Turkey: An American Institution

You get what you pay for, but not necessarily what you bargained for.

From very early on, American folklore featured pilgrims gathered at the Plymouth settlement to celebrate their first successful harvest in America. Despite romantic interpretation and embellishment of this first Thanksgiving banquet, historical accounts are clear on one detail—it most certainly included the wild American turkey.

As you may suspect, those wild turkeys bear little resemblance to the modern farm-raised bird. You may not realize, however, that today’s behemoth turkeys mature in a relatively short timeframe (14 to 18 weeks), often being slaughtered and frozen months before our holiday dinner is prepared. A typical supermarket turkey is raised in a grow house, rarely  seeing the light of day, and by the end of its life cycle cannot even spread its wings due to cramped quarters. Many are injected with hormones and antibiotics, fed high-fat diets, and have trouble supporting their enhanced body weight on their own legs as the time for slaughter nears. This may all seem pretty inhumane, but it is the price we pay for an inexpensive turkey—a product often sold at a loss by supermarkets to attract customers during what is traditionally the busiest shopping period of the year.

De-volution?

Fresh, organic turkeys provide a much more natural alternative to farm-factory birds, but don’t be taken in by clever marketing. Packaging terminology that appears to make some birds more appealing may not always mean what you think. Signs for fresh, free-range, and cage-free all sound good and lead you to assume that a particular turkey is better for you or raised in a more humane manner. Although these descriptions almost always mean that you pay a premium at the register, they do not necessarily mean the turkey you purchased was raised organically and in a humane way.

The term “fresh” turkey simply means that the turkey was never frozen below 26 degrees and “free-range” in some cases simply means that the grow house has an opening to an outside pen that may be nothing more than a gravel yard—not that the turkey actually had free range in a field. A true free-range turkey will be raised in a grass pen and allowed to use its beak for eating grubs and picking at the ground. These birds will be healthier, have more muscle, and live a more humane life. Be prepared to spend two to three times more for your fresh holiday bird, but the taste and satisfaction of serving a more humanly raised turkey will be worth the added cost.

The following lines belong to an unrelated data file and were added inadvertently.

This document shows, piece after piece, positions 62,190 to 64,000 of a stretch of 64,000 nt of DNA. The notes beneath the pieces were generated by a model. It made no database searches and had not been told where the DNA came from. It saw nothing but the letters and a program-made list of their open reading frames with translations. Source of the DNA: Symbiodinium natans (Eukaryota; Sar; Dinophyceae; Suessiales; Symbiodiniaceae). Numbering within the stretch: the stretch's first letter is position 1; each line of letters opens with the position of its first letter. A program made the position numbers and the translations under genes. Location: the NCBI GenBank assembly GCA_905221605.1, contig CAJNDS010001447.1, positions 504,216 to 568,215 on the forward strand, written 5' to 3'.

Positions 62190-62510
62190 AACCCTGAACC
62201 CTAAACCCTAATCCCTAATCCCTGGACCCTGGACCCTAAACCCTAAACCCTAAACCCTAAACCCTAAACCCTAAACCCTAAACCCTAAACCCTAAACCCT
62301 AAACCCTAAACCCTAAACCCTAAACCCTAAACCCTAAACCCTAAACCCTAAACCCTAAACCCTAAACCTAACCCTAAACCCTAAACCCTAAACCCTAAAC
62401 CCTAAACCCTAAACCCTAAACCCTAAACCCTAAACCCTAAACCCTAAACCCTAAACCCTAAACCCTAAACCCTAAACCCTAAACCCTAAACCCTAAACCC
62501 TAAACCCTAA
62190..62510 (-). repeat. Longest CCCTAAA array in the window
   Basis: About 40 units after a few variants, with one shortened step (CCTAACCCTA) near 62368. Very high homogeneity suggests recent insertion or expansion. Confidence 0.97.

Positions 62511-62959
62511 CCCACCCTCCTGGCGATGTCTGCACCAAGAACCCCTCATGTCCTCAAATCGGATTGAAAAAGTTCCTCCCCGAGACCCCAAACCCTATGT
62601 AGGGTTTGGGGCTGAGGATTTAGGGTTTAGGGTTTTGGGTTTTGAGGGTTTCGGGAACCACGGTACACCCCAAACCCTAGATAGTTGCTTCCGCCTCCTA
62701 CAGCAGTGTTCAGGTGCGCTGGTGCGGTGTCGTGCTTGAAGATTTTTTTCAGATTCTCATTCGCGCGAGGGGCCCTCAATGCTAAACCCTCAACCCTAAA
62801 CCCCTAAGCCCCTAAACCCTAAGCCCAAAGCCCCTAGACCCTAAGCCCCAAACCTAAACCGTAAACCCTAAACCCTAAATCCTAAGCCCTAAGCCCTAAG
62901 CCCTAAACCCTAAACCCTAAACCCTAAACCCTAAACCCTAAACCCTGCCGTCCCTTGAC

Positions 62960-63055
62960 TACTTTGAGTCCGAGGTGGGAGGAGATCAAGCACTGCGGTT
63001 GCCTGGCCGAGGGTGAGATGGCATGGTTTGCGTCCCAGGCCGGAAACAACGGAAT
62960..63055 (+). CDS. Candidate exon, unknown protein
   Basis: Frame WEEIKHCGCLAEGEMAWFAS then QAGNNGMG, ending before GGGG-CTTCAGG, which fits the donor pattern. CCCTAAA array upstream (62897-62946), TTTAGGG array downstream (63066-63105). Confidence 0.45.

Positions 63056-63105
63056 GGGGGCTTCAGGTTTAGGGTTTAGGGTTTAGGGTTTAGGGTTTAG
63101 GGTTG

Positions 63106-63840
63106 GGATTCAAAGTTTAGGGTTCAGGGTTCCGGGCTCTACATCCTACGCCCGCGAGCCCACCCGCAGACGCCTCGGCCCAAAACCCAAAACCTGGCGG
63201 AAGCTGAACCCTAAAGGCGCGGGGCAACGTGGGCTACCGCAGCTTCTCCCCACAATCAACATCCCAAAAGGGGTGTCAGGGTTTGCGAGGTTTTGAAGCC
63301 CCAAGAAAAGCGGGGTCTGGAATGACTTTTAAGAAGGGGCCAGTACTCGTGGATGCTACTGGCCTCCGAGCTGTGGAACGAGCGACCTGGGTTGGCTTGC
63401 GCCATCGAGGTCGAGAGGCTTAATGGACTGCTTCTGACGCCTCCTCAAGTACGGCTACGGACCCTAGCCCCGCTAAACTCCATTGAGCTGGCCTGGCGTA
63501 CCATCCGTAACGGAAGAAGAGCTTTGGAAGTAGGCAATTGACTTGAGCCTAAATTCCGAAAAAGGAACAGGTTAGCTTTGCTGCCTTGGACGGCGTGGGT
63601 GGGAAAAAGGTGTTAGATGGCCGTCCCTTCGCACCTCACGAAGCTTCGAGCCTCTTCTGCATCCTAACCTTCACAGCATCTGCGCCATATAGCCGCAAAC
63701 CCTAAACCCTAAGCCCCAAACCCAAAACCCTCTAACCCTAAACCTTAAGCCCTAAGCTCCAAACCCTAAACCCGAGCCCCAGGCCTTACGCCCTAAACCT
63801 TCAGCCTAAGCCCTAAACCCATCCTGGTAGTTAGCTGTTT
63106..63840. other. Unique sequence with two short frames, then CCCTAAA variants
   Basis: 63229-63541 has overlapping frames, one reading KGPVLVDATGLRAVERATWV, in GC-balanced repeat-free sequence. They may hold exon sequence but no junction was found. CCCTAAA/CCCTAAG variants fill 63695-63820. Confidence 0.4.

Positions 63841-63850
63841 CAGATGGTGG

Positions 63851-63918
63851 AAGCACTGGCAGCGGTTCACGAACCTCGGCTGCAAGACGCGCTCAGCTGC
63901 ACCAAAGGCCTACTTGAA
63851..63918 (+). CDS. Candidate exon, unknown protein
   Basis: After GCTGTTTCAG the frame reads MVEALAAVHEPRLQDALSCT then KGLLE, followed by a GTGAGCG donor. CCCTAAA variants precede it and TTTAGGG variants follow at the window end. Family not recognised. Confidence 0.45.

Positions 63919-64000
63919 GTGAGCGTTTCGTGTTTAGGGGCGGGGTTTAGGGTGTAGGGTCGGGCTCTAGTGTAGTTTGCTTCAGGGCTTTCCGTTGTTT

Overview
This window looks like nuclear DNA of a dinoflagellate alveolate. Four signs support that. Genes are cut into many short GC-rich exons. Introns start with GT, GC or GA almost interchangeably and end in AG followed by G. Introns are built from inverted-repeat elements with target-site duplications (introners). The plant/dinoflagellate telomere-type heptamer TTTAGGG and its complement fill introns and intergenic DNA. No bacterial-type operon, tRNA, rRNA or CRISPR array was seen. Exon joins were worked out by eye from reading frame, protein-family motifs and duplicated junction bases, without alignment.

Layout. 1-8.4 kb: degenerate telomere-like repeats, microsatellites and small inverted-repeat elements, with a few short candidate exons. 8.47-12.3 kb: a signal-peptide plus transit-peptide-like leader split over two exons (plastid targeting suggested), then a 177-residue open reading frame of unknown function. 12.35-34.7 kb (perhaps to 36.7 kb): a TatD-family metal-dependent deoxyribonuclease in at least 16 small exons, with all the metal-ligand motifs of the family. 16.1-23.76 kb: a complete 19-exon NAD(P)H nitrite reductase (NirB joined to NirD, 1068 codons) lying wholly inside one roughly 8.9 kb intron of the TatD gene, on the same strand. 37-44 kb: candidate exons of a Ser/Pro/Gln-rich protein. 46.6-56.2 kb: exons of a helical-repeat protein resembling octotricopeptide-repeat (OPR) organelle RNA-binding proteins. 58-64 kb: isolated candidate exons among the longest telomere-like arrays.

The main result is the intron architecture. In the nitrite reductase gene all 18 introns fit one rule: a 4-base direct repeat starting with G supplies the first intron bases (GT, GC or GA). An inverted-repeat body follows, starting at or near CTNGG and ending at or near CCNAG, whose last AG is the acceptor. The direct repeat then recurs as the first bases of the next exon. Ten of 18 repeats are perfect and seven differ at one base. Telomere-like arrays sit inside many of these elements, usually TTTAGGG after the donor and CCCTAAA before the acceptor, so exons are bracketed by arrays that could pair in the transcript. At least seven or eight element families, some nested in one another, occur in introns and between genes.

A Better Bird

Shelton’s Poultry Inc. in Pomona, California, is one of several companies that offer certified-organic and free-range turkeys. According to Gary Flannigan, president of the corporation, the certified organic birds taste just like the freerange birds—consumer preferences stem more from their philosophical viewpoint: Is healthier food your goal, or do you demand the higher standard of healthier and humane?

Flannigan says Shelton’s raises turkeys indoors for the first few weeks, and then lets them outside for the rest of their lives. Organic turkeys are fed certified organic feed grain, while free-range birds get lots of exercise and sunlight. For producers like Shelton’s, antibiotics or animal by-products, which are routinely used in conventional production, have no place in raising birds of either feather.

Start with where the purchase is made. Before buying your turkey, do a little bit of research. The process does not need to be complicated. If a supplier doesn’t take your questions seriously, it is likely that their birds are not up to par. On the other hand, a supplier that has made the effort to acquire these specialty birds will know the answers off hand, or has the information easily available. Stores such as Whole Foods or local meat markets can assure that your holiday turkey was humanely raised. Ask your retailer about the quality standards of their supplier and whether the turkeys were given antibiotics, fed an all-vegetarian diet, were prepared with no added solutions or injections (other than pure sea-salt solution brining where noted), and can be traced directly back to the farm. These answers will help you make an informed choice.